So, this said and having in a PureRef file all the references for this concept on my second screen, I got ready to prepare a basic initial blockout on UE4 by only using basic shapes in order to set up a composition.
This step is incredibly important to me as it helps me to visualize my overall scene and how, in terms of size and scale, I will set up the main assets and correctly frame them in my camera view.
Since most of the main assets on this concept art were unique, I decided to recreate these ones from scratch, and the rest of the assets would come from Megascans and UE4 free marketplace packages. These unique assets were the columns, statues, arches, the window grill in the background, and the main rocky altar floor in the middle of the concept. For all these assets, I followed the common workflow of making the highpoly mesh in ZBrush, then retopology of this mesh in 3ds Max, and baking the high poly mesh on top of this retopo low poly mesh on Substance Painter.
For the pillar structure asset, I divided it into 3 sub-assets, so I could easily rearrange them modularly in UE4.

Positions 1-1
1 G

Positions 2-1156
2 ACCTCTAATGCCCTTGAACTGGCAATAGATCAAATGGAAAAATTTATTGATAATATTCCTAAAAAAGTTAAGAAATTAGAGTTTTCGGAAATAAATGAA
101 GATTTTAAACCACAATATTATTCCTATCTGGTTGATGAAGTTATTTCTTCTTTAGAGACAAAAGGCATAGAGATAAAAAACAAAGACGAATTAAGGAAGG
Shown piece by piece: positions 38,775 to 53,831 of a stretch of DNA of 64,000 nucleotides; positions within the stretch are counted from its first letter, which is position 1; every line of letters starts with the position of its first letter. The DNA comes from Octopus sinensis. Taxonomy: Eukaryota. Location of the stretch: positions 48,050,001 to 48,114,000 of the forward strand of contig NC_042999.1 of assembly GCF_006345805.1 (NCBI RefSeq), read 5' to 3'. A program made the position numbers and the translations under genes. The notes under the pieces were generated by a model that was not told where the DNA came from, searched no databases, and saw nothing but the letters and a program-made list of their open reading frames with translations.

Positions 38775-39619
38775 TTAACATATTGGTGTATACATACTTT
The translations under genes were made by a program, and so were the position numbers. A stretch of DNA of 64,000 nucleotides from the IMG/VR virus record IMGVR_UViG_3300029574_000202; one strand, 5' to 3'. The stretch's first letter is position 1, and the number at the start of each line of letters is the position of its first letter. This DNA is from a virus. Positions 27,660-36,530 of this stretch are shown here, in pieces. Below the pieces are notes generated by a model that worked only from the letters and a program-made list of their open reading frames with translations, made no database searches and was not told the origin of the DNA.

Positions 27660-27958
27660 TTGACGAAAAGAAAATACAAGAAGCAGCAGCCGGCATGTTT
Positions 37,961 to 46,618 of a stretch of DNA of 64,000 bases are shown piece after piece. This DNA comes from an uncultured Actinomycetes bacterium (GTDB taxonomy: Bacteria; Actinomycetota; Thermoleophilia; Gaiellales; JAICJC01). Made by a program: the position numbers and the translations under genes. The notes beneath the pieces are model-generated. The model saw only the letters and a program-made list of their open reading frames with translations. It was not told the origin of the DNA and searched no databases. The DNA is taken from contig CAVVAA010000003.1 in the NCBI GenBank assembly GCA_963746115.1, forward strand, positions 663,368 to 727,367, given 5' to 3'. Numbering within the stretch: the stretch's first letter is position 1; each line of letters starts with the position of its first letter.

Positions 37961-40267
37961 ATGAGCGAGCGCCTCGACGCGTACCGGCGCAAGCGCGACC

For the sculpting part of the assets in ZBrush, I followed the classic DynaMesh workflow, since it really gives me as much freedom as I need whenever sculpting. Some of the brushes I used most were the default Trim Dynamic, Dam Standard for small details, and Clay Buildup with low intensity. Apart from this, I used extra imported brushes for the rock cracks, which are free on the internet: Rocks-Cracks-Brushes-v2 by Luis Armstrong and Orb Brushes by Michael Vicente. I really recommend them a lot; they are quite handy for modeling rocks and cracks.
I used a customized skydome as well for the sky background of the scene, which also was included in the UE4 asset package.
Aiming to make the foliage of my scene, I learned and followed a different workflow. I created my own vegetation by getting a good atlas of leaves from a free source website. Then I made a base mesh of the plant itself on 3ds Max, I unwrapped it, and I rendered a picture of my UVWs that I imported to Photoshop in order to organize each UVW island with its respective atlas leaf.
I would then generate inside Photoshop my own Normal Map texture on the tab Filter Options > 3D > Generate Normal Maps, and my Opacity Map by just attaching a white layer on top of the leaves folder to make them white.